"Such computational power is vital for success of the ASCI initiative, Messina said. "The data sets generated by these computations are very large. A big part of the program is how to manage those computational resources optimally when you have thousands of processors, and how to support one overarching application when you have a large variety of length and time scales."
Caltech's proposal to the DOE outlines the construction of "a virtual shock physics facility in which the full three-dimensional response of a variety of target materials can be computed from a wide range of compressive, tensional, and sheer loadings including those loadings produced by detonation of energetic materials." Goals of the research will include improving the ability to compute experiments employing shock and detonation waves, computing the dynamic response of materials to the waves, and validating the computations against real-world experimental data.
These shock waves will be simulated as they pass through various phases (i.e., gas, liquid, and solid). The work could have applications for the synthesis of new materials or the interactions of explosions with structures. The work will also provide lab scientists in the federal Science-Based Stockpile Stewardship (SBSS) program a tool to simulate high-explosive detonation and ignition.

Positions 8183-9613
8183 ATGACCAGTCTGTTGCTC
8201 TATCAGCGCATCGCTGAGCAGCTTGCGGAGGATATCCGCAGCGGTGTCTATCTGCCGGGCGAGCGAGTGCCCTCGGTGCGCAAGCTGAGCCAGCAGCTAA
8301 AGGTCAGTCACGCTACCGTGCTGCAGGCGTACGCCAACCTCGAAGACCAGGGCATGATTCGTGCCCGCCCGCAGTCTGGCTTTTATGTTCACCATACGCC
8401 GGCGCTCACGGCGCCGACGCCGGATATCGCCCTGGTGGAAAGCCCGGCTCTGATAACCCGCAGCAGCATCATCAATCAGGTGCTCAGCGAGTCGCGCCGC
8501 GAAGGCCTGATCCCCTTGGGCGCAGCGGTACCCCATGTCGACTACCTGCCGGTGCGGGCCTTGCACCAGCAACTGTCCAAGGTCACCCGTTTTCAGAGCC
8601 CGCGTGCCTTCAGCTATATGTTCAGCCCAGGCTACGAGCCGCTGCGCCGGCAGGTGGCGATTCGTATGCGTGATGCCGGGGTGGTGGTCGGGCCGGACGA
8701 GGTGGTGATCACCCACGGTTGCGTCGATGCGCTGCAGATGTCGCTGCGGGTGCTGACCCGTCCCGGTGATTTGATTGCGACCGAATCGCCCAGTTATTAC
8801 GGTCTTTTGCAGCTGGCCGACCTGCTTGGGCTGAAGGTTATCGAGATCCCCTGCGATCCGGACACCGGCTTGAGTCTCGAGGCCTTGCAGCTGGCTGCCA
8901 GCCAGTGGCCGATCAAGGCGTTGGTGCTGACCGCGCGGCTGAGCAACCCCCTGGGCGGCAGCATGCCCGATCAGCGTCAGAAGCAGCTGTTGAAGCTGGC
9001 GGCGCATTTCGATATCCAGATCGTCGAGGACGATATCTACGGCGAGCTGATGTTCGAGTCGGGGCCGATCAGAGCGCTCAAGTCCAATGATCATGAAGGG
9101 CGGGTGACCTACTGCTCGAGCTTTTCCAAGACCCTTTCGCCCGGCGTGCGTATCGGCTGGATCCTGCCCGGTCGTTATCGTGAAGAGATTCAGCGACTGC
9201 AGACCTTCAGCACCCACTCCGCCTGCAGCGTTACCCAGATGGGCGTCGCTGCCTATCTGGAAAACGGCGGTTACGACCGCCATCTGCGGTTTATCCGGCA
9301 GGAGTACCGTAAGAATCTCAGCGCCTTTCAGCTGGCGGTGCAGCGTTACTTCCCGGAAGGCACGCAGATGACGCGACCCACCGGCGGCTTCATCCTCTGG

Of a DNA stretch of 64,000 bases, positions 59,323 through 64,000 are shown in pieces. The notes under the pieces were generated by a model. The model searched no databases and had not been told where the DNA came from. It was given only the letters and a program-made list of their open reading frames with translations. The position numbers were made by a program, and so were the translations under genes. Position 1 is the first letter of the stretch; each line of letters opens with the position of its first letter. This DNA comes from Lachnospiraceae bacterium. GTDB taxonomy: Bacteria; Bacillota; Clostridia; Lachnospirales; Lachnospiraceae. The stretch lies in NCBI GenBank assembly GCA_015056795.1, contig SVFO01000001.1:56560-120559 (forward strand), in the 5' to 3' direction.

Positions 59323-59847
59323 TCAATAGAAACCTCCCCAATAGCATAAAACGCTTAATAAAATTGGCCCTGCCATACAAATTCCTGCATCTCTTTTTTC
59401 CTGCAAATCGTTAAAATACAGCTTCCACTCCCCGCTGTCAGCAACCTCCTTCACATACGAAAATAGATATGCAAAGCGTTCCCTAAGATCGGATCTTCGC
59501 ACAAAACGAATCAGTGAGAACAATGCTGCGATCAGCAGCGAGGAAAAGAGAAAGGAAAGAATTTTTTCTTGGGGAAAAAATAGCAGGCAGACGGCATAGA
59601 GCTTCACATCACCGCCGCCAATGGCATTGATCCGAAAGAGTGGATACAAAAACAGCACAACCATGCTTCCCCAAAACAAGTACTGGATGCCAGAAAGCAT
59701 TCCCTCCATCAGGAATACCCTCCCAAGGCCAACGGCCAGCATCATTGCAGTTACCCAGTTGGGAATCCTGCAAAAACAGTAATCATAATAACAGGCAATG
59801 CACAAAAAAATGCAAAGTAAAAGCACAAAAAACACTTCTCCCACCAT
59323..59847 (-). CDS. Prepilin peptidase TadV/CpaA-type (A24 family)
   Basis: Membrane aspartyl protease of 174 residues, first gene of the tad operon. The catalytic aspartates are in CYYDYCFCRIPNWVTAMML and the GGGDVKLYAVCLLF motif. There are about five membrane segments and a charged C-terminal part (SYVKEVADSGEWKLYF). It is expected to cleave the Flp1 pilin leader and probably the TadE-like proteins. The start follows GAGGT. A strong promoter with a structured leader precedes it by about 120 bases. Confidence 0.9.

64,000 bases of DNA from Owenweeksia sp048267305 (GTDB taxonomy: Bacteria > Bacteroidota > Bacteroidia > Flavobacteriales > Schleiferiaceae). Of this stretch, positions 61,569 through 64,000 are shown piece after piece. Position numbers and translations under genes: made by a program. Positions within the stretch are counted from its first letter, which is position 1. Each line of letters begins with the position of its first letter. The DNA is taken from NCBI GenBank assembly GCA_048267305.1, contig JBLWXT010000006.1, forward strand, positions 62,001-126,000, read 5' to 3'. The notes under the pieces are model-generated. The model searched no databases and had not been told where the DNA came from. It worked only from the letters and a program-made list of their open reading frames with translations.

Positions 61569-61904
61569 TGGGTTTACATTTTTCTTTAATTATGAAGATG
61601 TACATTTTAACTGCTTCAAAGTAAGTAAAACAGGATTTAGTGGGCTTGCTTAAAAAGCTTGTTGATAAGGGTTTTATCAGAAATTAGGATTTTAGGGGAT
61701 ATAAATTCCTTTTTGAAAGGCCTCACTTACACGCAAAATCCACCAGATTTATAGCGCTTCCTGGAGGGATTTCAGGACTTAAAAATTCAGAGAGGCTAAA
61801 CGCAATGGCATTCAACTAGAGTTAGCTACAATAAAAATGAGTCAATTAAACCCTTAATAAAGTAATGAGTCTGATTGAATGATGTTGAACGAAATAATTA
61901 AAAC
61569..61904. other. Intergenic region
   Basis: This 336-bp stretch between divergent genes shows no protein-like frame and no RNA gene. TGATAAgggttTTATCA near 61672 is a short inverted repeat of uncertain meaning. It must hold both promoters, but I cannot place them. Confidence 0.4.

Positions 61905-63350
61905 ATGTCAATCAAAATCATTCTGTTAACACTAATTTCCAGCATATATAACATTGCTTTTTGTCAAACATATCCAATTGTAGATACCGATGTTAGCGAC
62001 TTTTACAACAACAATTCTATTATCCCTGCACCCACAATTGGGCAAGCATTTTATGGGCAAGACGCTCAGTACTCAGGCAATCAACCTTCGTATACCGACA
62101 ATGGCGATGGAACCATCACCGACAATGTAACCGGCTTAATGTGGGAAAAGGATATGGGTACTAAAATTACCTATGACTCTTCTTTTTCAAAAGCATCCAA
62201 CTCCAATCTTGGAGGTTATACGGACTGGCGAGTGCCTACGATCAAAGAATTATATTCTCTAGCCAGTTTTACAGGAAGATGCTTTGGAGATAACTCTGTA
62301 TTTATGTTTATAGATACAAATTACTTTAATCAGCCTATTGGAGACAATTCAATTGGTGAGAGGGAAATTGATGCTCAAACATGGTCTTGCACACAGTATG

The ASCI-ASAP program at Caltech will involve the research groups of 18 Caltech professors from across the campus, including Tom Ahrens, a geophysicist; Joe Shepherd, an aeronautics engineer; Oscar Bruno, an applied mathematician; William Goddard, a chemist; Tom Tombrello, a physicist; and Mani Chandy and Peter Schröder, computer scientists. James Pool, deputy director of the CACR, will serve as executive director for the project.
Caltech is the lead university of the ASCI-ASAP contract to simulate the dynamic response of materials. Also participating with Caltech in this project are the Carnegie Institute of Washington, Brown University, the University of Illinois, Indiana University, and the University of Tennessee.
The other schools to receive ASCI-ASAP contracts are the University of Chicago, the University of Utah, Stanford University, and the University of Illinois at Urbana-Champagne.